International Academy of Collaborative Professionals
Conciliative: a process where the primary focus is on the interpersonal aspect of a conflict; a neutral brings parties together to discuss matters, and emphasis is placed on the mending and maintenance of relationships.
Dispute: a conflict or controversy which may become the subject of litigation. Black’s Law Dictionary (8th Ed. 2004).
Dispute Resolution Provider: a person, other than a judge acting in an official capacity, who holds himself or herself out to the public as a qualified neutral person trained to function in the conflict-solving process using the techniques and procedures of negotiation, conciliation, mediation, arbitration, mini-trial, moderated settlement conference, neutral expert fact-finding, summary jury trial, special masters, and related processes. Adapted from Title 58, Chapter 39a Utah Code Ann. 1953, as amended by Session Laws of Utah 2009.
Evaluative: a process whereby advocates present their version of a case to one or more third party neutrals, who then evaluate the strengths and weaknesses of each case as presented; the primary purpose of neutral case evaluation is to provide an objective, non-binding and confidential evaluation of a case.
Facilitative: in facilitative processes, the neutral does not render a decision or an evaluation; rather, the neutral provides assistance to the parties so that they may reach an acceptable agreement.
Mediation: a process where a third party neutral, whether one person or more, acts as a facilitator to assist in resolving a dispute between two or more parties; the role of the mediator includes facilitating communication between the parties, assisting in identifying the real issues of the dispute and the interests of the parties, and generating options for settlement.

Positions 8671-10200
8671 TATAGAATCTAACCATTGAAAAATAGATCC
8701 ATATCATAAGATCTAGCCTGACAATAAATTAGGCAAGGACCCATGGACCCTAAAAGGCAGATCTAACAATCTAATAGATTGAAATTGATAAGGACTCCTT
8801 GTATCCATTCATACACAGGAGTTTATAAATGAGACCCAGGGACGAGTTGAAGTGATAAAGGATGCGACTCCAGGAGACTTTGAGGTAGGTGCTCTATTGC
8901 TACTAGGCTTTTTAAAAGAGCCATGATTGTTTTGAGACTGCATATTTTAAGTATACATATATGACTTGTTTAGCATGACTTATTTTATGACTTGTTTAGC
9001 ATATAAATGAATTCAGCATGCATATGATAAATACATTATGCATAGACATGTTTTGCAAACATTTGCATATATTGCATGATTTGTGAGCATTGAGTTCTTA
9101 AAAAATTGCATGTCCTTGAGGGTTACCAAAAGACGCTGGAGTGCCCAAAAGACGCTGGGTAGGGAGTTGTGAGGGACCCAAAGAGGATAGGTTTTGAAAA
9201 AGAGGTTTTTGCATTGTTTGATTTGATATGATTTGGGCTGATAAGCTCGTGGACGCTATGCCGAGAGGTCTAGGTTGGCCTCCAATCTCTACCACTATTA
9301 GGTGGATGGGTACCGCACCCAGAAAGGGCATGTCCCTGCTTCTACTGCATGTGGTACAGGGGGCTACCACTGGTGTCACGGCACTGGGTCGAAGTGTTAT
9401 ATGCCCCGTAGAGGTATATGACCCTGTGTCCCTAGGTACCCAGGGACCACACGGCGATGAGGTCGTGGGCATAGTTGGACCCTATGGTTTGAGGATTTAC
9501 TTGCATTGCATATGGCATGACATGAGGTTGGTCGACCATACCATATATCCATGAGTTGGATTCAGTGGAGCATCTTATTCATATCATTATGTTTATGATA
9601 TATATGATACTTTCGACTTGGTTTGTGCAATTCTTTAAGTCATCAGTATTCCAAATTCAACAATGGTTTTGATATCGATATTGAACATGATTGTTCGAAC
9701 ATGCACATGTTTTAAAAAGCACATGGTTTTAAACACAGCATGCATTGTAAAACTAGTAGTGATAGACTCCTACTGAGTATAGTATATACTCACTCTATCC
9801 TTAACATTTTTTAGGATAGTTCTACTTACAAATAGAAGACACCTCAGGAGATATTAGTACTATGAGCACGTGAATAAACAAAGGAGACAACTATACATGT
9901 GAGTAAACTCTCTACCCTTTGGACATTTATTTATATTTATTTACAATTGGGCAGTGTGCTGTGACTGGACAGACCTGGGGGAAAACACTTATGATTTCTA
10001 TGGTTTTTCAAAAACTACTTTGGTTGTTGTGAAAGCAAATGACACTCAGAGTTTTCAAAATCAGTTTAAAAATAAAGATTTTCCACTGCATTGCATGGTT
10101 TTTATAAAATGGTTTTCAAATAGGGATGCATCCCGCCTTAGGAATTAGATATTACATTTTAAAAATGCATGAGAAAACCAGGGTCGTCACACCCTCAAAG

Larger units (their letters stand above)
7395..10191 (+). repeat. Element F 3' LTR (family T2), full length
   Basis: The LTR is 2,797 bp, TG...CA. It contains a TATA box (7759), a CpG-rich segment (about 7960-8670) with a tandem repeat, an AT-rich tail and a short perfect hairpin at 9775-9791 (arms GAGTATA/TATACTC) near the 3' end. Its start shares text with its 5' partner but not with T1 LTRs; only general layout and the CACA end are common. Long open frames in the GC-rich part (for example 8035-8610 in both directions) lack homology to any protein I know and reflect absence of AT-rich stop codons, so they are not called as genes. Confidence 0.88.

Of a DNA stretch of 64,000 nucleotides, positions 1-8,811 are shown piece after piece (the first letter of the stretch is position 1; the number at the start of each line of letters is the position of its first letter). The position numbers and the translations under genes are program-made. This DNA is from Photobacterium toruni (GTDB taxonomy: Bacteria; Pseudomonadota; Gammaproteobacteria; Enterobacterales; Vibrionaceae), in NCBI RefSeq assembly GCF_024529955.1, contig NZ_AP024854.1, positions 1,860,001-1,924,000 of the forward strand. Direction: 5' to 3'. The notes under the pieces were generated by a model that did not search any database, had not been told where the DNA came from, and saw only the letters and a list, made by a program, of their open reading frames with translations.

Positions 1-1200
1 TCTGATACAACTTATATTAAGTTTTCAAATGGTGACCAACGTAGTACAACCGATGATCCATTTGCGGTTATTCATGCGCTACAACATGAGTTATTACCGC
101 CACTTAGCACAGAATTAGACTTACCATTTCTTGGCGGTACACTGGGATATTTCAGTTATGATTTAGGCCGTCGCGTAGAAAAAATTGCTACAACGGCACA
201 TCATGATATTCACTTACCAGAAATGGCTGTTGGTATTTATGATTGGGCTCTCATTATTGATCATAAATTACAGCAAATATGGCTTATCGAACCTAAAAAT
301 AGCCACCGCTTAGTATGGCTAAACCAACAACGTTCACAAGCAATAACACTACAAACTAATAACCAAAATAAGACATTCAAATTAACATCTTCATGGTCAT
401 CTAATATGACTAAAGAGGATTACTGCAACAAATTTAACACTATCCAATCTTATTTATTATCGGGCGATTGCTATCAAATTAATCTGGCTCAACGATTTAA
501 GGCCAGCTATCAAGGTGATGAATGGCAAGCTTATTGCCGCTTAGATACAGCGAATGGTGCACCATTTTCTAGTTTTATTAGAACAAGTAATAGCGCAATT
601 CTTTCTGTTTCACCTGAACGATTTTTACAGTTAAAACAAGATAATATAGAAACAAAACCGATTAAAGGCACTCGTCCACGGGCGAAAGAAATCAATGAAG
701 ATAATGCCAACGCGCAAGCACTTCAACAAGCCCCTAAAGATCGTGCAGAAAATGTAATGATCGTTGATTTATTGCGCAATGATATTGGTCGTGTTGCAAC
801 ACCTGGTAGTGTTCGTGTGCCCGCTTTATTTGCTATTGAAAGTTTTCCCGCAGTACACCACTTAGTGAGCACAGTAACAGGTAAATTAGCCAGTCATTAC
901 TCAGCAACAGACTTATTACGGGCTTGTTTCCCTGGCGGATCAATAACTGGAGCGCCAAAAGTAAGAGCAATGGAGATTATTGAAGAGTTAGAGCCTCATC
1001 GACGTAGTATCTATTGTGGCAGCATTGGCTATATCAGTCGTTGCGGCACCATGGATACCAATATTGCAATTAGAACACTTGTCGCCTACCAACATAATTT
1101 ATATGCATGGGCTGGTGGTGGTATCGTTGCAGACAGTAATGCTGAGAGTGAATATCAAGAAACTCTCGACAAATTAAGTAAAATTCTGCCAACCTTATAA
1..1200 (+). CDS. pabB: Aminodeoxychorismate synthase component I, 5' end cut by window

Neutral: a trained third-party who does not have a stake in the outcome of a dispute and assists the parties toward resolution.
Pretrial Conference: an informal meeting at which opposing attorneys confer, usually with a judge, to work toward the disposition of a case by discussing matters of evidence and narrowing the issues that will be tried. Black’s Law Dictionary (8th Ed. 2004).
Provider: any entity or organization which holds itself out as managing or administering dispute resolution or conflict solving services. Adapted from CPR-Georgetown Commission on Ethics and Standards of Practice in ADR, Principles for ADR Provider Organizations, May 1, 2002.
Settlement: an agreement ending a dispute or lawsuit. Black’s Law Dictionary (8th Ed. 2004).
CSSD Family Services Mediation/ADR Programs
Can be used for: Dissolution (divorce) cases on the limited contested
and contested case lists. May address child custody, visitation, property
and financial issues.
Legal Authority: Sections 46b-53a; 46b-59a of the Connecticut General Statutes and Practice Book Section 25-61.
Statements by the parties during the mediation are confidential and may not be used as evidence in court.Special Masters-Family Matters
Can be used for:
Family cases on the
limited contested or contested case lists may be referred for settlement
Legal Authority: Section 51-5a of the Connecticut General Statutes.
Can be used for: Any Child Protection matter including, but not limited to, neglect, termination, permanency review, and guardianship.
If the parties reach an agreement, the parties put the agreement in writing. The agreement is then reviewed in court by the judge and, if approved, made part of the decision of the case.
If the parties do not reach an agreement, they go back to court for the court to handle. Child Protection Mediation Pamphlet (JDP-JM-159, Rev. 12/08)
Alternative dispute resolution is so successful in settling cases that many attorneys, mediators and arbitration organizations offer ADR services. The parties involved in the case must choose their own private ADR provider. The Judicial Branch does not maintain rosters or endorse any particular ADR provider. Parties who are thinking about hiring a private ADR provider may want to ask the following questions: